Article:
Queer R&B singer Kehlani recently opened up about the privilege of passing as a cisgender, straight artist, addressing how this presentation has contributed to her success.
In an interview with The Advocate, the singer, who uses she and they pronouns, candidly discussed how society’s perception of her has benefitted her career. She acknowledged she’s had an easier time than other LGBTQ2S+ musicians who have had their sexualities and gender identities questioned.
“I don’t walk down the street and people look at me and go, ‘Oh, I bet she’s queer.’ Or ‘I bet that she’s into women’ or anything like that because of the way I present,” she said.
“That’s all privilege and I think that there are quite a few artists who were truly at the forefront but weren’t able to make the strides that I was able to make being 100 percent myself because of the way they present and the biases and the phobias of the American public and the world.”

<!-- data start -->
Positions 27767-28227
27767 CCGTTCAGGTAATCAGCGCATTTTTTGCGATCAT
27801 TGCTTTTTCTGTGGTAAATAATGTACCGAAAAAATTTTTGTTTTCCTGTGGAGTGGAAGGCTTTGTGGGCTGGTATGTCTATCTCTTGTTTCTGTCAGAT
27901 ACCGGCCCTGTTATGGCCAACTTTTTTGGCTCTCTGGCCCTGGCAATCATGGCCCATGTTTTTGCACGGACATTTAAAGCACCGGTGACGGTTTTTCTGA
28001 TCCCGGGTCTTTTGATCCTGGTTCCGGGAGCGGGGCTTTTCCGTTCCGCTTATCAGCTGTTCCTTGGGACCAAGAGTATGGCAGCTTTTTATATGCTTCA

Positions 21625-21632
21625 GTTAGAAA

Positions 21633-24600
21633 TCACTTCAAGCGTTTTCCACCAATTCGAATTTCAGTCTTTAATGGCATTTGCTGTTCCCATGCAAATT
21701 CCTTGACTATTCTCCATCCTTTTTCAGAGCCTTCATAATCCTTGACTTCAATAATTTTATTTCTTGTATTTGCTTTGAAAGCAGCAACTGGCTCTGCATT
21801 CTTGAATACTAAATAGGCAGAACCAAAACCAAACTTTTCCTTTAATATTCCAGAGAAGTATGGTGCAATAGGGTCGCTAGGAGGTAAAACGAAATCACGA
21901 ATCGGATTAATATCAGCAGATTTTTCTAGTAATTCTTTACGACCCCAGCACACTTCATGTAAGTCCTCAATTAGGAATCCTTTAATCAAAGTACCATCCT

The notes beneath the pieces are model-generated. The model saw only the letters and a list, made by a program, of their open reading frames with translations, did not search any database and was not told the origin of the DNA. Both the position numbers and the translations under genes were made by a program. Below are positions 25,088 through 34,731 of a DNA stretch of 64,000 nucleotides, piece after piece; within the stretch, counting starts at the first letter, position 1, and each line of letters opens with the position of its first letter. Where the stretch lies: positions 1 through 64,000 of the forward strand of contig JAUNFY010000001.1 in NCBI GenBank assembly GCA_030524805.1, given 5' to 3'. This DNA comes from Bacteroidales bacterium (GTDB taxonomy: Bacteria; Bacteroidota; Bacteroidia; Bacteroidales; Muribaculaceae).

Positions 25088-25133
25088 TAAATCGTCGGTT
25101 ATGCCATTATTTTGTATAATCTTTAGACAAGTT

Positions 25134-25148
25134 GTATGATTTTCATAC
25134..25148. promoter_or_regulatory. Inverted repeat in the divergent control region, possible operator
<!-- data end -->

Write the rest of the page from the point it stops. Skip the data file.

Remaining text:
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The 25-year-old has openly identified as queer since 2018, and came out as a lesbian earlier this week. Prior to that she had not come out in her private life, and she pointed out how this privilege often isn’t afforded to visibly trans and Black queer artists: “It’s tougher for trans artists. It’s tougher for Black gay men. It’s tougher for Black masculine gay women.”
The “Bad News” singer thanked the Black trans women in her life for their encouragement and influence on her journey as a woman of colour. She added that she is raising her two-year-old daughter Adeya in an environment where “identity won’t ever be an issue.”
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